Monday, 1 June 2009
The Little Stranger
I have been hesitating over writing this review because I am loath to admit, even to myself, how disappointing I found The Little Stranger by Sarah Waters. I was warned but I still hoped and the hype I created for myself was perhaps my own downfall. Not since Harry Potter and the Deathly Hallows have I anticipated a book being published and counted down the days. The anticipation of the book was exciting but the reality of the book itself a disappointment.
From the dust-jacket: "In a dusty post-war summer in rural Warwickshire, a doctor is called to a patient at lonely Hundreds Hall. Home to the Ayres family for over two centuries, the Georgian house, once grand and handsome, is now in decline, its masonry crumbling, its gardens choked with weeds, the clock in its stable yard permanently fixed at twenty to nine. Its owners – mother, son and daughter – are struggling to keep pace with a changing society, as well as with conflicts of their own.
But are the Ayreses haunted by something more sinister than a dying way of life? Little does Dr Faraday know how closely, and how terrifyingly, their story is about to become entwined with his.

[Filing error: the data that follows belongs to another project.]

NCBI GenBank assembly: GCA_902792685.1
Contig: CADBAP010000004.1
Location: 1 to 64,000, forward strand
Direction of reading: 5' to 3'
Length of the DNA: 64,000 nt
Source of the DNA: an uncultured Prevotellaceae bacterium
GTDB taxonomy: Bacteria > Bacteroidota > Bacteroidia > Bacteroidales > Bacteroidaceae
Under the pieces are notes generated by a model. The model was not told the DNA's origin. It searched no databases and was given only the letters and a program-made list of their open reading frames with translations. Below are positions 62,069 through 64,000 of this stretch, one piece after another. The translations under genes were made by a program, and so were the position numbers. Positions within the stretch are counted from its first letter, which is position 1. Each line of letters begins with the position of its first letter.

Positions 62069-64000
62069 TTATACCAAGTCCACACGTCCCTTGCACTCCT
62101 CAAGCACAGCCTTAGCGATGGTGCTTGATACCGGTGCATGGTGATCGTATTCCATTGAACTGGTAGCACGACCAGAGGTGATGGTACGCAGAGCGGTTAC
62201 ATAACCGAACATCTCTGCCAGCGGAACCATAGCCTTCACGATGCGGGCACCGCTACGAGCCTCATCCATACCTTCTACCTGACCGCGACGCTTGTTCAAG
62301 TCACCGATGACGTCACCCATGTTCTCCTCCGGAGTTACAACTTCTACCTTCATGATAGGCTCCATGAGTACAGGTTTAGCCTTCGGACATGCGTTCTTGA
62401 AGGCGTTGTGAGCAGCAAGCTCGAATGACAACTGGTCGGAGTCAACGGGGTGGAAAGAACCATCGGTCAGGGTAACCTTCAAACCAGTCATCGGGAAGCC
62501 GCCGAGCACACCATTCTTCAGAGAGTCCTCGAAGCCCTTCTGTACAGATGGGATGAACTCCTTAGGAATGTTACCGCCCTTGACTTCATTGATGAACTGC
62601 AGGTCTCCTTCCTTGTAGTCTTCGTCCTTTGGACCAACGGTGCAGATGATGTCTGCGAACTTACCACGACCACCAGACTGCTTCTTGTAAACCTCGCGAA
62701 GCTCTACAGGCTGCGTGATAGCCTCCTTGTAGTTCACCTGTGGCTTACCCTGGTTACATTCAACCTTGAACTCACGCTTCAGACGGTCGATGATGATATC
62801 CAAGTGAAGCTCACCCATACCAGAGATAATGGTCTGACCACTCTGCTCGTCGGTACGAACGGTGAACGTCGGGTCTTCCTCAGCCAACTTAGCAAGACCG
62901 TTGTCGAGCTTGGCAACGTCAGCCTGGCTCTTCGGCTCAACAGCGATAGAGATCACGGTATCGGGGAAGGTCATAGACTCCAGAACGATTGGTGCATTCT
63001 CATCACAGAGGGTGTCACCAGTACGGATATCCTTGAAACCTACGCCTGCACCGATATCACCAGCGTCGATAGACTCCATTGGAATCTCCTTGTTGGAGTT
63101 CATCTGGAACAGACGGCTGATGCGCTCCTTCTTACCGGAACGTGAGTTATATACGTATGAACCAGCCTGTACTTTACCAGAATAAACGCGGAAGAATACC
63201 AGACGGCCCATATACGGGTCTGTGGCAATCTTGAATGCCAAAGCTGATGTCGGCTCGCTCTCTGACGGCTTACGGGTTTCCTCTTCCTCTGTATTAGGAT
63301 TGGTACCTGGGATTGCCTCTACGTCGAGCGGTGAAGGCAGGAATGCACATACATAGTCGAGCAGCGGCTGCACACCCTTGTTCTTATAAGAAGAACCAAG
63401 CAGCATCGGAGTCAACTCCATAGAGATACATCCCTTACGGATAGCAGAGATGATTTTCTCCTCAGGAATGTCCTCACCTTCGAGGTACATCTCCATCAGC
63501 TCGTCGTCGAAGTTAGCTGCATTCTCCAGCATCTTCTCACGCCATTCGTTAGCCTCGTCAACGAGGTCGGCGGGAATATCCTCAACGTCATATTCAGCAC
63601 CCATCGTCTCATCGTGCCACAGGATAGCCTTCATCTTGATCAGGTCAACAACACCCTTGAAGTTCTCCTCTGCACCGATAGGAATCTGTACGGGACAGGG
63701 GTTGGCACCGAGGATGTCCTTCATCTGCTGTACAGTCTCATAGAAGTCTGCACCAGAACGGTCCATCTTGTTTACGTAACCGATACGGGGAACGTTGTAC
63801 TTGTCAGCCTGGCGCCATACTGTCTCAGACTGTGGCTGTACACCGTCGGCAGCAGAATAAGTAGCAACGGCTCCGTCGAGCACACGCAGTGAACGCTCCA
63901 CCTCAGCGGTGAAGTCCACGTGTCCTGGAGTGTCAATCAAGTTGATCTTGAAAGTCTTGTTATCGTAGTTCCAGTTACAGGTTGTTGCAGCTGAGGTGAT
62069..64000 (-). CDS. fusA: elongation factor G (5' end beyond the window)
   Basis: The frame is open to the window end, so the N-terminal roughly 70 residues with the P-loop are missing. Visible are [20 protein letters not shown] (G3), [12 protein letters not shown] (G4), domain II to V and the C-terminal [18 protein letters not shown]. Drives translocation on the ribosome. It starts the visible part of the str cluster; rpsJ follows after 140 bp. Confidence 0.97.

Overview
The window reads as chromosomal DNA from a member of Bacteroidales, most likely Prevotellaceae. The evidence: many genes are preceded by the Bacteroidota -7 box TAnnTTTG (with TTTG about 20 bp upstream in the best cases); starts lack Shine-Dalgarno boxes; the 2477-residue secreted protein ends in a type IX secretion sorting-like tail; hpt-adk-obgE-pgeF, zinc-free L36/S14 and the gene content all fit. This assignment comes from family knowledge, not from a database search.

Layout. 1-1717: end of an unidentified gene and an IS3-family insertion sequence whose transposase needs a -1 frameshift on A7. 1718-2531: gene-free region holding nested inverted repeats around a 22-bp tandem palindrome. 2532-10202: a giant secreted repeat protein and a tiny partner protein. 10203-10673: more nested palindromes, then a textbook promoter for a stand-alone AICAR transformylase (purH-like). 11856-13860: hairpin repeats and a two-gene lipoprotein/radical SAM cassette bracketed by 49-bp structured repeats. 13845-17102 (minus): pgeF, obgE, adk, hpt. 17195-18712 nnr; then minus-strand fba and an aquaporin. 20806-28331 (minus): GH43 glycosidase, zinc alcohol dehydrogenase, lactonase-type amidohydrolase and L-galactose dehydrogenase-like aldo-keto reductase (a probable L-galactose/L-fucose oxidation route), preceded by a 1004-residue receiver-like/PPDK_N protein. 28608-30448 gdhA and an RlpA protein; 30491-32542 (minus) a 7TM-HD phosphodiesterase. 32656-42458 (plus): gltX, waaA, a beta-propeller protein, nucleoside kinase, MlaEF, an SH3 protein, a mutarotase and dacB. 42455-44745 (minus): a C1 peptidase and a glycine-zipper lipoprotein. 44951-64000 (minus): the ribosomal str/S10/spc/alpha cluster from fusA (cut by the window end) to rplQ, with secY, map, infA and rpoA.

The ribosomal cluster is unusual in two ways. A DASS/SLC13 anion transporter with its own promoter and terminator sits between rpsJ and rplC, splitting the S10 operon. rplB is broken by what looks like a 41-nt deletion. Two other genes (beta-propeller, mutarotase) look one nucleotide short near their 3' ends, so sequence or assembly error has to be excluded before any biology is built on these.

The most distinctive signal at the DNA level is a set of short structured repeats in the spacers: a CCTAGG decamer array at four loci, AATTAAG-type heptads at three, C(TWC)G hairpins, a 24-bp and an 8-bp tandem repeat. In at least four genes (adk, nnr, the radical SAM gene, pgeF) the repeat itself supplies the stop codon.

Prepare yourself. From this wonderful writer who continues to astonish us, now comes a chilling ghost story."
Its premise is intriguing but it doesn't live up to the expectation. My problem is that I wasn't terrified or chilled or felt much in way of suspense and there was no resolution but an ending that was anti-climactic. I can see what Waters was attempting to achieve, a haunting story that defied an explanation or one that was solely rational or supernatural, but in the end I didn't care which and felt that she didn't either; it was almost as if she couldn't make up her mind and gave up without falling on either side, her ending too subtle. Her arguments for the rational were dry at times and Dr Faraday's scientific approach irritating. All in all, I didn't care for any of the characters much as they weren't likeable. I did enjoy how she anthromorphised Hundreds Hall and ultimately it was the only character I remotely identified and even symathised with.
I admire Waters' writing and her skills as a historian -the era is evoked well, as are the class distinctions- but the plot was too linear and simplistic for me and I would have been more forgiving if there had been a twist in the end. I appreciate that Sarah Waters is experimenting with new periods and new forms -as is her right- but I think that she was too bogged down in ghost story tropes to actually achieve a successful one herself. After reading The Woman in Black so recently, The Little Stranger paled in comparison, and not from fear.
For a digested account of The Little Stranger, this is amusing (beware explicit spoilers).
eta: my redux post of this book can be read here.